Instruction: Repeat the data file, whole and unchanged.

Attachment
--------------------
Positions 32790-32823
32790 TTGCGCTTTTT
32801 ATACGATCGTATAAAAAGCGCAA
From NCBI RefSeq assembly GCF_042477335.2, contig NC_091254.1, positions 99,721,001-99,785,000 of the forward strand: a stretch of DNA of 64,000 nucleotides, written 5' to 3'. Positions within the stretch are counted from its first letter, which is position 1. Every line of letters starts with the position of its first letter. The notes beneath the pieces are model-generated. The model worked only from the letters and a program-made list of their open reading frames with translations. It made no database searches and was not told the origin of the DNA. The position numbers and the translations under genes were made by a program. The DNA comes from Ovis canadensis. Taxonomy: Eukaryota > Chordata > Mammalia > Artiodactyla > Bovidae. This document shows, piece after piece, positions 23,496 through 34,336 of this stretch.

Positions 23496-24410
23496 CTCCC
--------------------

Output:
Positions 32790-32823
32790 TTGCGCTTTTT
32801 ATACGATCGTATAAAAAGCGCAA
From NCBI RefSeq assembly GCF_042477335.2, contig NC_091254.1, positions 99,721,001-99,785,000 of the forward strand: a stretch of DNA of 64,000 nucleotides, written 5' to 3'. Positions within the stretch are counted from its first letter, which is position 1. Every line of letters starts with the position of its first letter. The notes beneath the pieces are model-generated. The model worked only from the letters and a program-made list of their open reading frames with translations. It made no database searches and was not told the origin of the DNA. The position numbers and the translations under genes were made by a program. The DNA comes from Ovis canadensis. Taxonomy: Eukaryota > Chordata > Mammalia > Artiodactyla > Bovidae. This document shows, piece after piece, positions 23,496 through 34,336 of this stretch.

Positions 23496-24410
23496 CTCCC